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rape prevalent - Muchinguri
Mbanje, The Standard (Zimbabwe)
November 24, 2013
women in Zimbabwe have experienced marital rape at the hands of
their spouses, greatly exposing them to HIV and Aids, a cabinet
minister has said.
Affairs, Gender and Community Development minister, Oppah Muchinguri
told female legislators attending a conference on ending sexual
violence that many women were being raped by their husbands and
you in this room who are married or have a partner, have been raped
at some point,” she said to a thunderous applause.
of The Women’s
Trust (TWT) Memory Kachambwa told the legislators that women
generally had a culture of silence whereby they do not speak out
about issues that affect them like gender violence which increases
their chances of getting infected.
culture of silence is so entrenched in societal norms which do not
recognise women’s contributions. Women are violated all the
time because of their position in the society,” she said.
women were brought up to be insecure beings that had to depend on
men and that put them in a risky position which is made worse by
from Masvingo, Monica Chigudu said the issue of paying lobola had
also contributed to women’s vulnerability.
a man pays for his bride, he thinks he has purchased a property
that he can use to his discretion.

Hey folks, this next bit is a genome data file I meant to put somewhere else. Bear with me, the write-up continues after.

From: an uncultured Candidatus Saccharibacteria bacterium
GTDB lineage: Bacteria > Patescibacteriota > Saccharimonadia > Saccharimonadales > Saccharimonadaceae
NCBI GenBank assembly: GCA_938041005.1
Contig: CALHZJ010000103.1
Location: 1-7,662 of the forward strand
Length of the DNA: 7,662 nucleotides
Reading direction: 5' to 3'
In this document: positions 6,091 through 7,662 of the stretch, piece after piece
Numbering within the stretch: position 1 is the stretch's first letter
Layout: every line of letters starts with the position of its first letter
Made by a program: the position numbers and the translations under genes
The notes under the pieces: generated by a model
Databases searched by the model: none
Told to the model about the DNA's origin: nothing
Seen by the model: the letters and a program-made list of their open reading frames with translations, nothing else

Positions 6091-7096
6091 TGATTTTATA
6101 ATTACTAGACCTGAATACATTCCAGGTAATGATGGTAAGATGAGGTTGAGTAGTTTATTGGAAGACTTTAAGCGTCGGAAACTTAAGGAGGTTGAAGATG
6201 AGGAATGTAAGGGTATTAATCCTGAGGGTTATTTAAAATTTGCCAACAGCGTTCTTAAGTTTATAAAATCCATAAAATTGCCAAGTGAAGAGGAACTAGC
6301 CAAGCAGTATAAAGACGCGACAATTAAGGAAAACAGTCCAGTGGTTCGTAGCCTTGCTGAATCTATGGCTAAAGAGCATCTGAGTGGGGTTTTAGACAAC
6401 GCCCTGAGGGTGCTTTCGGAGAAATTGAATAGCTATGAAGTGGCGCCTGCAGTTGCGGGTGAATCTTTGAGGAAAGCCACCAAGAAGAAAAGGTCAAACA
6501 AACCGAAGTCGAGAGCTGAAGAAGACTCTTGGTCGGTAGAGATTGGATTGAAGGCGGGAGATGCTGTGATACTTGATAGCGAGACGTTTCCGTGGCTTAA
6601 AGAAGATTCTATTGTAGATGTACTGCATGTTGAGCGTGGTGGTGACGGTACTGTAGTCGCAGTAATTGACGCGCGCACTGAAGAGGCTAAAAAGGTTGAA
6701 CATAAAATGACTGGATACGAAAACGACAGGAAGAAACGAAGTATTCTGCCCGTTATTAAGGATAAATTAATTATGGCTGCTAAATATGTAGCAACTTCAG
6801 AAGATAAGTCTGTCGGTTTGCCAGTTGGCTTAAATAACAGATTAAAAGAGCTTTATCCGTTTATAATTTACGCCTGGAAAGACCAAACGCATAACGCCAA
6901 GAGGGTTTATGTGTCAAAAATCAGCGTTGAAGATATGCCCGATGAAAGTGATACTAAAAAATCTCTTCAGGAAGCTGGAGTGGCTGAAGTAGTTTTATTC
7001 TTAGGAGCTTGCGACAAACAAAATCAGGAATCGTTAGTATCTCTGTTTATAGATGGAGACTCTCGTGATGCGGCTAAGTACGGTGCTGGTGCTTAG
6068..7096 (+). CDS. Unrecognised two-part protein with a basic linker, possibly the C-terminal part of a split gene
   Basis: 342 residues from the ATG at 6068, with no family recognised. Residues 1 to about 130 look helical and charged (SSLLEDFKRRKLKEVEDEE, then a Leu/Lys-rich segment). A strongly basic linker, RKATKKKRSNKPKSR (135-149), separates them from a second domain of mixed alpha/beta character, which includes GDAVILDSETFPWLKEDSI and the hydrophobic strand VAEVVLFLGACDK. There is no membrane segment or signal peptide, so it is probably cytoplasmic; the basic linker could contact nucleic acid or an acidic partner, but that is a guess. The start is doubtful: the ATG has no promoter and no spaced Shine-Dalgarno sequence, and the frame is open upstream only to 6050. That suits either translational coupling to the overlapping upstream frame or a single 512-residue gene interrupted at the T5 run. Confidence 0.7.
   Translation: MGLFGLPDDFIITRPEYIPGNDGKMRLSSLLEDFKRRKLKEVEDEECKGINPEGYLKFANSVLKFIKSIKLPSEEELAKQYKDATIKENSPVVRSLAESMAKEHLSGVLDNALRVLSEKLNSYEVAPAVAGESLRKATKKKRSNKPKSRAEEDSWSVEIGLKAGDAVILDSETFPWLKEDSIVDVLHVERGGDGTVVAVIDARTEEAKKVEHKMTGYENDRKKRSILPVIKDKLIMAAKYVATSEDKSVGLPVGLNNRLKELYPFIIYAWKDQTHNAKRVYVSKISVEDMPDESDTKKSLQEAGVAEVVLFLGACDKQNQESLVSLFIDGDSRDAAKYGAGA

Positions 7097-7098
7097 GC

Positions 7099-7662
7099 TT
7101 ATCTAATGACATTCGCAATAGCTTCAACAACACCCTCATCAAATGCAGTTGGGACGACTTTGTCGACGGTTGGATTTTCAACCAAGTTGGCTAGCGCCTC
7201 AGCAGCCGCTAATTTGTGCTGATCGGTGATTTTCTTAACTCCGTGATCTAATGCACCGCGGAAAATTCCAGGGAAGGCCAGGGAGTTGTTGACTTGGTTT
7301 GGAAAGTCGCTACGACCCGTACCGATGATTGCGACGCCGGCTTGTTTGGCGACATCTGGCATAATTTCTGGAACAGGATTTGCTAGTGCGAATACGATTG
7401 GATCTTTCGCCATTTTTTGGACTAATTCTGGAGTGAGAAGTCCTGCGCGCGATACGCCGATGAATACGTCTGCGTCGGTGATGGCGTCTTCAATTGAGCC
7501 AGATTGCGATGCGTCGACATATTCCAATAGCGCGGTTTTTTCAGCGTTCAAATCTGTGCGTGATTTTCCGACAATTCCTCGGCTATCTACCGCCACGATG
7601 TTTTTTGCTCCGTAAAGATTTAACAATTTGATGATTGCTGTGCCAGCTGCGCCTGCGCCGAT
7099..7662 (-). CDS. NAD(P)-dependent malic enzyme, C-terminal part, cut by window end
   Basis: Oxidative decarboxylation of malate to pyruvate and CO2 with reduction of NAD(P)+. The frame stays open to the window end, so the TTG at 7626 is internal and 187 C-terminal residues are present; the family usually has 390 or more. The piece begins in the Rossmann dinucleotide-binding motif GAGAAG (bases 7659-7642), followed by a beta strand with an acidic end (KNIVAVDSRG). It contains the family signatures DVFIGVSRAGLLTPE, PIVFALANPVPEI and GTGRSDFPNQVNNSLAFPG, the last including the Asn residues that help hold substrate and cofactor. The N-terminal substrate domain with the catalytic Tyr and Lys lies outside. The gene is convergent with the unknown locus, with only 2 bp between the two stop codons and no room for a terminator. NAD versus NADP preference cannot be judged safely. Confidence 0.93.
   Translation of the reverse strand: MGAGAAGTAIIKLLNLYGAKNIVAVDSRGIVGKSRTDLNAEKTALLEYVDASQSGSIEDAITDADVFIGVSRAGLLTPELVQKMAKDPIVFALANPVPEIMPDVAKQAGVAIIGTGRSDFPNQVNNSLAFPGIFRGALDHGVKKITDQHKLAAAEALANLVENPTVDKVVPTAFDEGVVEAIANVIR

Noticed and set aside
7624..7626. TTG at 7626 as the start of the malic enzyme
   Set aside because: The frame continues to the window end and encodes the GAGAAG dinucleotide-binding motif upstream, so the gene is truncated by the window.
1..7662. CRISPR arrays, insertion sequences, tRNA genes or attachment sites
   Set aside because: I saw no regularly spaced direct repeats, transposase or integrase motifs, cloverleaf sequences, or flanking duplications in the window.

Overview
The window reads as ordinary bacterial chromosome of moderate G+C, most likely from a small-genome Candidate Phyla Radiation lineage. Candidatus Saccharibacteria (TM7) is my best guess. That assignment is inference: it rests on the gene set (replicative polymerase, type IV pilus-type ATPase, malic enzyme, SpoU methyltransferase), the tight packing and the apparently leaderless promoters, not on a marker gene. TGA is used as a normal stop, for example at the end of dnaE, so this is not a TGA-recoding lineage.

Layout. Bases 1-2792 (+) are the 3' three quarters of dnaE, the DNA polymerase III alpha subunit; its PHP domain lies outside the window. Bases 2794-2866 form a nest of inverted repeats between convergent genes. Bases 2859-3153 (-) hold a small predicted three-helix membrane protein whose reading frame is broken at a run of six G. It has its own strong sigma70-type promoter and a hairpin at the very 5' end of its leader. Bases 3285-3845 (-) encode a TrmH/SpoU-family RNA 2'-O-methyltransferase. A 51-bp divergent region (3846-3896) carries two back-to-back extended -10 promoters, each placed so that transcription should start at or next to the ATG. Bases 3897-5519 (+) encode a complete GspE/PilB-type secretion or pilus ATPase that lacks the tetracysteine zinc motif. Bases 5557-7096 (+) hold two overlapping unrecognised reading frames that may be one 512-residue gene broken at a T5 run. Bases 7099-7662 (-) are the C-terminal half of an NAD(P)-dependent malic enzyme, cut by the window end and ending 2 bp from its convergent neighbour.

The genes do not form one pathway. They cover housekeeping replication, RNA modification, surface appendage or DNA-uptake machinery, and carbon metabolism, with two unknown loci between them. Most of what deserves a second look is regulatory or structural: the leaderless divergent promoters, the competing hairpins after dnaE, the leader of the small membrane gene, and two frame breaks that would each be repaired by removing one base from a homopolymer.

This is where
we are facing challenges because the women are now like owned properties
and have no rights whatsoever,” she said.
are vulnerable to HIV and Aids and according to the Millennium Development
Goals Report for 2012, they have a higher prevalence (18%) than
that of men (12%).
increases if a woman is married or in a long-term relationship where
her role is lowered in accordance with social norms which permit
men to be in control of everything.
houses fuel HIV infection’
a 2010 Unicef research, when women enter a stable and long-term
relationship they struggle to insist on the use of a condom even
though there might be evidence of risk of infection.
permits men to be promiscuous and forces women to always meet their
physical needs. The women are constantly warned that if they do
not please their men they will look for other women,” reads
the Unicef report.
Efforts by women’s
organisations to stem these imbalances have been met with a frothy
reception by the society.
ridiculed by the society and called all sorts of names. Some say
we are bitter divorced women who just want to perpetuate waywardness,”
said director of Musasa
Project Netty Musanhu.
the UNDP initiated Zimbabwe Agenda for the Accelerated Country Action
of Women and Girls Gender Equality and HIV and Aids, traditional
practices such as polygamy, and its modern version “small
houses” whereby a man has a secret wife, are some of the reasons
that fuel the high incidence of infection among married women.
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